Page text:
Single cell technologies can complement average measurements of a response determined through assessment of bulk cell populations. Different cells, tissues, and organs can respond to toxic exposures differently. Single cell technologies allow investigators to unmask this heterogeneity in response and ascertain biological response to an insult at the cell-type level.
During the SOT Virtual Meeting webinar “Single Cell Technologies: A Potentially Transformative Tool for Toxicology,” Dr. Grace Zheng from ArsenalBio described recent developments in technology that have been used for measuring multiple endpoints from a single cell. In T cells, this technique can measure the transcriptomic profile, antigen binding regions (V(D)J), surface proteins, and antigens, all from the same cell population. This can be useful in profiling immune cells and uncovering immune response to various infections and can also be applied to identify patient-specific tumor cell clusters.
Endocrine-disrupting chemicals (EDCs) have been associated with increased risk of breast cancer. Dr. Justin Colacino from the University of Michigan described how the number of stem cells in breast tissue (“stemness” of breast tissue) also is associated with risk of breast cancer. Using single cell technology, their team reported a large heterogeneity in the number of stem cells in breast tissue, and this stemness was associated with an increased risk of breast cancer in African American women, a demography known to have a disproportionally high burden of breast cancer. “Stemness” of tissue could also be investigated as a mediator of the effect of EDC exposure and the risk of breast cancer.
Dr. Patrick Allard’s lab at the University of California Los Angeles is leveraging the power of experimentation to complement this fine-grained technique to discern how different organs, tissues, and cells respond to common exposures. Using the nematode model, Caenorhabditis elegans, they are taking a whole-organism approach to measure single-nucleus RNA (snRNA). This approach has allowed them to capture changes in transcription that result from low-dose exposures. The short life cycle of the nematode makes it a good model to study transgenerational effects of exposure. Their team has been able to measure the effect of low-dose ethanol exposure on nuclear transcription in germ line cells, mechanosensory and motor neurons in the F1 generation, replicating previous findings associated with FASD.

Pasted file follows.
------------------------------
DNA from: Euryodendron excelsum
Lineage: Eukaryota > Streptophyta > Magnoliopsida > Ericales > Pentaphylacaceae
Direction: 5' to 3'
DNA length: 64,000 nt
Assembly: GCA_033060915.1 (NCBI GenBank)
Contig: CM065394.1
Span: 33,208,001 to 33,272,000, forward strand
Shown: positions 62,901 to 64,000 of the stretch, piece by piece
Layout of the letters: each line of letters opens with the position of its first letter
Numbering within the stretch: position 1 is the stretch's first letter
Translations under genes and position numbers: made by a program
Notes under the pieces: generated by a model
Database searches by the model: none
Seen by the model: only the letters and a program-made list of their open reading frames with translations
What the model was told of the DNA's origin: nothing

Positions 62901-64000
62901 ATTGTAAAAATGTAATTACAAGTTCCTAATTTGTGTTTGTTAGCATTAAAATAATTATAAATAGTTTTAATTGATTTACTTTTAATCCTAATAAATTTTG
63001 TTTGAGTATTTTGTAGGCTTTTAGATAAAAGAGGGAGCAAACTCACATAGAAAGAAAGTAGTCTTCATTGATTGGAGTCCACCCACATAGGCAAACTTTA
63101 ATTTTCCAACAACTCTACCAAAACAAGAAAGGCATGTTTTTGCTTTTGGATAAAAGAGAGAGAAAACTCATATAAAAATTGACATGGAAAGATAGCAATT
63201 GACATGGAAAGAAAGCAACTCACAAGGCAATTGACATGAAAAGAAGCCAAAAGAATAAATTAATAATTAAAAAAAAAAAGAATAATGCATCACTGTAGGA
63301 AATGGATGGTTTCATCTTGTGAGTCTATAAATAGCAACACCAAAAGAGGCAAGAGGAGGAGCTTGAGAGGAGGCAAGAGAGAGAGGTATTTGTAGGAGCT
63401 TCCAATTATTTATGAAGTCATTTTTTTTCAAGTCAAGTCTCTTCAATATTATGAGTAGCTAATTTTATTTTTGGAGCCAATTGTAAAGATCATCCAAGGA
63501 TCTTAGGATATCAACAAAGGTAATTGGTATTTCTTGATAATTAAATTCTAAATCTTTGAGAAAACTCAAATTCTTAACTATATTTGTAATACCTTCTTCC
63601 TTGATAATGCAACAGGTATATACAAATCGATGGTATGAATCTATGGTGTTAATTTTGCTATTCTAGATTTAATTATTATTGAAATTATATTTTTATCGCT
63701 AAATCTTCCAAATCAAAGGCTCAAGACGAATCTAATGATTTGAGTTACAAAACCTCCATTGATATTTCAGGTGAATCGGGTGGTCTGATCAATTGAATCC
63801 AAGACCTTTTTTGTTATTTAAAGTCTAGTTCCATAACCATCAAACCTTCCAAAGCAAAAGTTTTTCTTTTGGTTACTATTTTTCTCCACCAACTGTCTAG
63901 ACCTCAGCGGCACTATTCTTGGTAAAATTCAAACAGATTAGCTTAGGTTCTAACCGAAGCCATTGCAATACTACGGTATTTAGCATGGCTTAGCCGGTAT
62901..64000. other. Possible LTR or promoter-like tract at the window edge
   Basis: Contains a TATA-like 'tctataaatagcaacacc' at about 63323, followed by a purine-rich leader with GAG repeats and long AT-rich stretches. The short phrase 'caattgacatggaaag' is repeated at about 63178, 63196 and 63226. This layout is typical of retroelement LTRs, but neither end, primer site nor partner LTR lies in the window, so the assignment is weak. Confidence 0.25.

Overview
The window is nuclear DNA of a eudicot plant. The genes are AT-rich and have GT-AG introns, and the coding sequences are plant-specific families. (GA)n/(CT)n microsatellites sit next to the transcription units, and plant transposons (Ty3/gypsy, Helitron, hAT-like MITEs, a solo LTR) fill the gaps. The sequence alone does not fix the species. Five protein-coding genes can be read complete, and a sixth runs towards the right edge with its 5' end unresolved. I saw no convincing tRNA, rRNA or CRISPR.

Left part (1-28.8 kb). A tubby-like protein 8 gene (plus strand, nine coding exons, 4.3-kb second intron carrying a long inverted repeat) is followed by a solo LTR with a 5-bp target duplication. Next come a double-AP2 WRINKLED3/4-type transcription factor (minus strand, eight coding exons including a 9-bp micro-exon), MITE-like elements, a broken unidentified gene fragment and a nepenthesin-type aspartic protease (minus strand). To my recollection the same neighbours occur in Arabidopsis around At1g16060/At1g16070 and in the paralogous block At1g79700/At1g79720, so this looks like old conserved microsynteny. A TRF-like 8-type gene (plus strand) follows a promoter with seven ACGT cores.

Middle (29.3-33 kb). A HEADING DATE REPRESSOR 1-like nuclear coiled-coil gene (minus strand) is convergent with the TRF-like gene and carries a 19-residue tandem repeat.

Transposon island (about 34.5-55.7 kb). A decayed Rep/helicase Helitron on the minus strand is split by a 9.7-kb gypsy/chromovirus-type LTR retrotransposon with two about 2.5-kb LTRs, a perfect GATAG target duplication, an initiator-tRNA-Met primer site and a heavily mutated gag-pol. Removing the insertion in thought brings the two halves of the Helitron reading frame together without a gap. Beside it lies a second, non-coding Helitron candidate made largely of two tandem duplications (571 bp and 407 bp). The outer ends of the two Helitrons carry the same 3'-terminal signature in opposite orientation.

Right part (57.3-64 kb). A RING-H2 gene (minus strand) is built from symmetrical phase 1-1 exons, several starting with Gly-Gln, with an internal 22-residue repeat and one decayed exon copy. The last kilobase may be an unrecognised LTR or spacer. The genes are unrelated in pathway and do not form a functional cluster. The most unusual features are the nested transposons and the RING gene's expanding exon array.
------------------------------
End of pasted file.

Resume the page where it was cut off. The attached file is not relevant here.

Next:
Dr. Nikita Joshi of Northwestern University described the use of cell-lineage tracing, single cell transcriptomics, and in situ hybridization to determine the role of macrophages in asbestos-induced pulmonary fibrosis (AIPF). Their group reported that deleting monocyte-derived alveolar macrophages ameliorated AIPF. Further, using these techniques, they reported that M-CSFR (macrophage colony-stimulating factor receptor) is a druggable target that can disrupt the contribution of monocyte-derived alveolar macrophages to the fibrosis associated with asbestos exposure.
Dr. Suzanne Martos of the National Institute of Environmental Health Sciences described the effects of a different respiratory toxicant, smoking. Using single cell transcriptomics, they investigated whether smoking is associated with a change in regulation versus composition of circulating CD8 T-lymphocytes. They found that the major cell type frequency did not differ between smokers and nonsmokers. However, they found differentiation state shifts, seen as reduced diversity of T cell receptor repertoire in smokers. Further, they reported higher expression of genes linked to senescence and cytolytic activity, possibly related to atherosclerosis and aging.
Single cell technologies also can be applied to uncover the effect of exposure on the epigenetic regulatory landscape of a cell and discern the spatial organization of gene expression. As a metabolomics researcher, I am curious whether high-resolution mass spectrometers can be used to measure the metabolomic profile of different cell populations. Some of the challenges of single cell technologies were laid out by the Co-Chair Sudin Bhattacharya at the outset of the webinar. The data generated tend to be noisy, sparse and with high dimensionality. He also noted that understanding the nature of normal or healthy cellular state will allow researchers to better determine a cell that has departed from health. Further, technologies and algorithms that allow for prediction of this departure will be an incredible asset.